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Renagel

Generic Name: sevelamer (se VEL a mer)
Brand Names: Renagel, Renvela
Renagel (sevelamer) is used to reduce levels of phosphorus in people with kidney disease who are on dialysis. Includes Renagel side effects, interactions and indications.
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Drug Information:
Renagel (sevelamer) is a phosphate binder. Sevelamer helps prevent hypocalcemia (low levels of Calcium in the body) caused by elevated phosphorus. Renagel is used to control phosphorus levels in people with chronic kidney disease who are on dialysis. Renagel may also be used for purposes not listed in this medication guide. You should not take Renagel if you have a bowel obstruction. Before taking Renagel, tell your doctor if you have severe constipation, a blockage in your intestines, a stomach or intestinal disorder, trouble swallowing, or if you have recently had stomach or intestinal surgery. Learn more

Renagel Side Effects

Renagel Side Effects

Note: This document contains side effect information about sevelamer. Some of the dosage forms listed on this page may not apply to the brand name Renagel.

For the Consumer

Applies to sevelamer: oral powder for suspension, oral tablet

Along with its needed effects, sevelamer (the active ingredient contained in Renagel) may cause some unwanted effects. Although not all of these side effects may occur, if they do occur they may need medical attention.

Check with your doctor immediately if any of the following side effects occur while taking sevelamer:

Incidence not known

  • Bloody, black, or tarry stools
  • heartburn
  • indigestion
  • nausea
  • severe abdominal or stomach pain, cramping, or burning
  • severe constipation
  • severe vomiting
  • trouble with breathing
  • vomiting
  • vomiting of material that looks like coffee grounds, severe and continuing

Some side effects of sevelamer may occur that usually do not need medical attention. These side effects may go away during treatment as your body adjusts to the medicine. Also, your health care professional may be able to tell you about ways to prevent or reduce some of these side effects. Check with your health care professional if any of the following side effects continue or are bothersome or if you have any questions about them:

More common

  • Acid or sour stomach
  • belching
  • bloating
  • constipation
  • diarrhea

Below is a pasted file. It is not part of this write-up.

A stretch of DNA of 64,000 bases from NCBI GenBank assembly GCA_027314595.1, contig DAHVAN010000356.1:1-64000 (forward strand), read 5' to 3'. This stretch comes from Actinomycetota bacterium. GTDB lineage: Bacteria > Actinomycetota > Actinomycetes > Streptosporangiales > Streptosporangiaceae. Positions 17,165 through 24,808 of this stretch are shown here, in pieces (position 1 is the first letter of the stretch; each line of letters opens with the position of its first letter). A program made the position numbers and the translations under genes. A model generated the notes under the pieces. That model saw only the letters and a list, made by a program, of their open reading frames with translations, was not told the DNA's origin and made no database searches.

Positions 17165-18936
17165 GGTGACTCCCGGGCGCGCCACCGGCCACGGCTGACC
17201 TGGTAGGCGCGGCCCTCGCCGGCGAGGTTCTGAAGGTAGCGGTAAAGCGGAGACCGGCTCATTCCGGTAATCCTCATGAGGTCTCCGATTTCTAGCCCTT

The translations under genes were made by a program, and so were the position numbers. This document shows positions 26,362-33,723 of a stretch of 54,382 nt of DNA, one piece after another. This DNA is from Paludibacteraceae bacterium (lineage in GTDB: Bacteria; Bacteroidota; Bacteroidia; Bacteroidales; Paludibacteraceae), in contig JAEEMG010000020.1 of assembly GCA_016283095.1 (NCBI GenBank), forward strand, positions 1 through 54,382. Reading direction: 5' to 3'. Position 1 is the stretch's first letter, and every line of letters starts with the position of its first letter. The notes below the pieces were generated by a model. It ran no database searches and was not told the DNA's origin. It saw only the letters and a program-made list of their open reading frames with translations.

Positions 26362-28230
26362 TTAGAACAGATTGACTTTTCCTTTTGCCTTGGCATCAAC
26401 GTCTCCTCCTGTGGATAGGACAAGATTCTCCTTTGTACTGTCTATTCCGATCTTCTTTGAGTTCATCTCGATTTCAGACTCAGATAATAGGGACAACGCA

• excess air or gas in the stomach or intestines
  • full feeling
  • passing gas
  • stomach discomfort or upset

Incidence not known

  • Itching skin
  • rash

For Healthcare Professionals

Applies to sevelamer: oral capsule, oral powder for reconstitution, oral tablet

General

The most frequently occurring adverse reactions included nausea, vomiting, diarrhea, dyspepsia, abdominal pain, flatulence, and constipation.

Gastrointestinal

Gastrointestinal events are the most common adverse reactions reported with this drug. Based on studies of 8 to 52 weeks, the most common reason for drug withdrawal are gastrointestinal adverse reactions (3% to 16%).

Very common (10% or more): Vomiting (22%), nausea (20%), diarrhea (19%), dyspepsia (16%)

Common (1% to 10%): Abdominal pain, flatulence, constipation, gastrointestinal reflux disease

Frequency not reported: Dysphagia, diverticulitis

Postmarketing reports: Fecal impaction, ileus, intestinal obstruction, intestinal perforation

Immunologic

Common (1% to 10%): Peritonitis

A clinical study in patients receiving peritoneal dialysis (n=143) found the most frequently occurring treatment emergent serious adverse reaction was peritonitis. Peritonitis occurred in 8 patients receiving sevelamer and 2 patients on active control.

Metabolic

Common (1% to 10%): Anorexia

Uncommon (0.1% to 1%): Acidosis, increased serum chloride levels, decreased carbon dioxide

Hypersensitivity

Postmarketing reports: Hypersensitivity

Respiratory

Very common (10% or more): Nasopharyngitis, bronchitis

Common (1% to 10%): Cough, upper respiratory tract infection, dyspnea

Dermatologic

Postmarketing reports: Pruritus, rash

Genitourinary

Common (1% to 10%): Urinary tract infection

Cardiovascular

Common (1% to 10%): Hypertension

Local

Common (1% to 10%): Arteriovenous fistula site complication, arteriovenous fistula site hemorrhage, arteriovenous fistula thrombosis

Nervous system

Common (1% to 10%): Dizziness, headache

Other

Common (1% to 10%): Fatigue, fever

Musculoskeletal

Common (1% to 10%): Arthralgia, muscle spasms, extremity pain

Editorial References and Review

Medically reviewed by USARx EDITORIAL TEAM Last updated on 1/1/2020.

Source: Drugs.com Renagel (www.drugs.com/renagel.html).